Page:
Title page for ETD etd-06162011-143954


Type of Document Master's Thesis
Author Fulton, Andrew Dale
URN etd-06162011-143954
Title Monoclonal Antibody Expression and Novel Purification in Nicotiana benthamiana
Degree Master of Science
Department Biological Systems Engineering
Advisory Committee
Advisor Name Title
Zhang, Chenming Mike Committee Chair
Senger, Ryan S. Committee Member
Whittington, Abby R. Committee Member
Keywords
  • Ebola virus
  • monoclonal antibodies
  • MEP HyperCelTM
  • transgenic plants
  • antibody purification
  • Protein A
Date of Defense 2011-06-02
Availability restricted
Abstract
Over the past few decades researchers and industrial professionals alike have realized the vast potential of monoclonal antibodies to treat diseases ranging from arthritis, immune and infectious diseases to cancer. There are a number of antibodies on the market that constitute a large portion of the biopharmaceutical niche in the drug industry. Blockbuster drugs (selling greater than $1 billion/year), include antibodies such as Avastin (bevacizumab), Herceptin (trastuzumab), Rituxan (rituximab), Humira (adalimumab) and Remicade (infliximab), which are cornerstones in this type of sector. With the cost of development to market approval rising astronomically for a new drug, new ways to produce and process these molecules becomes a paramount objective to ultimately help both patients and drug developers.

Plants, such as Nicotiana benthamiana, offer a unique production platform due to their recently found ability to produce large amounts of therapeutic proteins in a quick manner. While production would be simple and cheap, purification would not be due to the presence of toxic compounds in ground plant tissue. The current methods to purify these molecules from plant extract include expensive affinity column steps (Protein A/G) that are difficult to scale-up to bed volumes that would be necessary for this technology.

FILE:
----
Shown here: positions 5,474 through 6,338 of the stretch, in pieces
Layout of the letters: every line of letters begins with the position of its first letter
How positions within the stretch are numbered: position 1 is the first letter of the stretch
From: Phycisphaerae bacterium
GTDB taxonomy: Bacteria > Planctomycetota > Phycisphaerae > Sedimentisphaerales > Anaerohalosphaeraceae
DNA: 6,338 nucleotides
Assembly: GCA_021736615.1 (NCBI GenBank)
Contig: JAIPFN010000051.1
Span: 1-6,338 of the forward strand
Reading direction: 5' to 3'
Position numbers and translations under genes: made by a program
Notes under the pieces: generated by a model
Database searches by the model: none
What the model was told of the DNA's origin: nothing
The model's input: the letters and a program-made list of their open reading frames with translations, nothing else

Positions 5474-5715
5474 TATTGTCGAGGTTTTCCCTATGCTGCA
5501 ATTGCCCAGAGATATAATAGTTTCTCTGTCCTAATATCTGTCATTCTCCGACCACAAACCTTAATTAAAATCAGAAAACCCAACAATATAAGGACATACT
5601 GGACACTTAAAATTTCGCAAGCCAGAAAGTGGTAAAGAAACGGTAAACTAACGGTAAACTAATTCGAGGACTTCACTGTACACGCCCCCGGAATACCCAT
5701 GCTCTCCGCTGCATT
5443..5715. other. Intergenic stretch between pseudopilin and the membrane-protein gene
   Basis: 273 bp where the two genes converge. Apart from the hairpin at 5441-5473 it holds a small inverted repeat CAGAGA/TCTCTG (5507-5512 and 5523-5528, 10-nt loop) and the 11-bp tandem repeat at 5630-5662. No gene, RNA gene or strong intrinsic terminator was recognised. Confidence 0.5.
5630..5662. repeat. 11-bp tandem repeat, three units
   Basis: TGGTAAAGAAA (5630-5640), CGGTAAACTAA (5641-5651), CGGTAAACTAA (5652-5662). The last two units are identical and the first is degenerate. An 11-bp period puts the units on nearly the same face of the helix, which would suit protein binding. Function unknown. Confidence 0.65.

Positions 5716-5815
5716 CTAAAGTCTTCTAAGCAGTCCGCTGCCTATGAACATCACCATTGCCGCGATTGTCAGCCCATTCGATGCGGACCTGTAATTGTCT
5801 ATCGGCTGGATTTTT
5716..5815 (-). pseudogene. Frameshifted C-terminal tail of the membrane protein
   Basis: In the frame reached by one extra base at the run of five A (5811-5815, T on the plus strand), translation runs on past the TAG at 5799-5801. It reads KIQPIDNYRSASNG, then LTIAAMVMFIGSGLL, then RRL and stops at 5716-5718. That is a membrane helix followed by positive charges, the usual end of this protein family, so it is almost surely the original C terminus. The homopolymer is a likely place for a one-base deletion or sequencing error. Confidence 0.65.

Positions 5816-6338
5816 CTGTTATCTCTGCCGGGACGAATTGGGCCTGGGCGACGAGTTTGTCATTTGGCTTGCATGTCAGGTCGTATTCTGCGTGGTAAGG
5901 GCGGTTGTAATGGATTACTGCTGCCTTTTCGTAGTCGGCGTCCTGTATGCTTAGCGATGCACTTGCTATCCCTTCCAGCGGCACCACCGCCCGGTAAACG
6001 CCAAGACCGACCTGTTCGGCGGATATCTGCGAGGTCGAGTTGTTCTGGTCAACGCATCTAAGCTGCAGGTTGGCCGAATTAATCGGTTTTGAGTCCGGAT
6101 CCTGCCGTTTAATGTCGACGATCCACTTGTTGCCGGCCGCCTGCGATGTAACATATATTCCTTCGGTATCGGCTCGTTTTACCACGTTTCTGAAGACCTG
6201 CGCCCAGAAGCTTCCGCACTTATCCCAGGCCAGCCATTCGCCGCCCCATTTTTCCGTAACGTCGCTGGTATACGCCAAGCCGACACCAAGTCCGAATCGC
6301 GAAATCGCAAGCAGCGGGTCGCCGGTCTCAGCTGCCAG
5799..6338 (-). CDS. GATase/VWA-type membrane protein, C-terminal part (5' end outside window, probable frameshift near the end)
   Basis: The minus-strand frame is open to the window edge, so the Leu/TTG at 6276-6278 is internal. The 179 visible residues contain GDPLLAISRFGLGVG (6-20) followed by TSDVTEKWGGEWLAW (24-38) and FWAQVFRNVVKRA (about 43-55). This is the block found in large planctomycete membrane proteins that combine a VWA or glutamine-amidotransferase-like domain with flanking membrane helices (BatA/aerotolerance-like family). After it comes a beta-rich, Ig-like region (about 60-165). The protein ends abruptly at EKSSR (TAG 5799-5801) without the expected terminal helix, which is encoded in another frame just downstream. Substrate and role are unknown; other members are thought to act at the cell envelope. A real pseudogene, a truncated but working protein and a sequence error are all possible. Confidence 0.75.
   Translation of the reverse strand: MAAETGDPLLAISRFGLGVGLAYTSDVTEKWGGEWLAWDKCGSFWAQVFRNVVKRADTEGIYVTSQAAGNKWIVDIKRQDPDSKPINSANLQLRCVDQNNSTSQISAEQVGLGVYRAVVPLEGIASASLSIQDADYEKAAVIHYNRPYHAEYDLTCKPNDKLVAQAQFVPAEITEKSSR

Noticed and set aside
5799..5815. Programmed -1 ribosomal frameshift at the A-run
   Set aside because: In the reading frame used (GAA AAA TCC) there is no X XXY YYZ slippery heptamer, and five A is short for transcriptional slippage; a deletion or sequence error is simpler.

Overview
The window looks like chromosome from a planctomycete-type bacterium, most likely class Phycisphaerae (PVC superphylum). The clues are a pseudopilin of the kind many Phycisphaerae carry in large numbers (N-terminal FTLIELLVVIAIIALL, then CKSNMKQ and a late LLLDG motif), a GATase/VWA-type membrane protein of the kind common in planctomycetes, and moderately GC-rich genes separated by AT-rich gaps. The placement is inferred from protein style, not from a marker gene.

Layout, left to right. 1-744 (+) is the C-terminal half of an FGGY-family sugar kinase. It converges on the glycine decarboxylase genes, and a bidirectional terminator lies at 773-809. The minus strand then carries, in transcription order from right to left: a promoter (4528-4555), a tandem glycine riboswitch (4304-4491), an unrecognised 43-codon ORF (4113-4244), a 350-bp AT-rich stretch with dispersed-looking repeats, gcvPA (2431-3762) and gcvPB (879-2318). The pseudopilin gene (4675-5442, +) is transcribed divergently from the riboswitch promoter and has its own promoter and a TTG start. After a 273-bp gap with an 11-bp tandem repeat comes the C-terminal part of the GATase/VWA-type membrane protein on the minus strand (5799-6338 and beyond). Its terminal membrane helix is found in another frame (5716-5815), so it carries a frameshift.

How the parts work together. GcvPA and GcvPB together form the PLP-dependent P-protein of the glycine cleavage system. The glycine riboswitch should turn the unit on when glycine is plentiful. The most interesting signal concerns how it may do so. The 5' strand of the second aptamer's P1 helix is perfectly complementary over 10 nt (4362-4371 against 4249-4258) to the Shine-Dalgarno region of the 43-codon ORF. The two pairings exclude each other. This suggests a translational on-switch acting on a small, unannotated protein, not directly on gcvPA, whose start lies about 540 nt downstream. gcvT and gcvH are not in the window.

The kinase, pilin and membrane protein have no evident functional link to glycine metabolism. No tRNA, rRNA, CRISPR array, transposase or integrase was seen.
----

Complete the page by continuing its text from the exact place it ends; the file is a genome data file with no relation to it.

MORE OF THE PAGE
In the following paper, a method to purify a monoclonal antibody by non-Protein A/G resins is accomplished and compared to purification by Protein A. The modified process involved an UF/DF step, a precipitation of native impurities step using a charged polymer, hydrophobic interaction chromatography and hydrophobic charge induction chromatography. The yield of this modified process was 19.0%. This process compared favorably with Protein A due to the fact that even with washing steps including NaCl and Tween-20, the Protein A elution fraction still contained a large portion of host cell impurities. A chromatography step would need to be included before Protein A to both protect the column resin and provide a more purified immunoglobulin.

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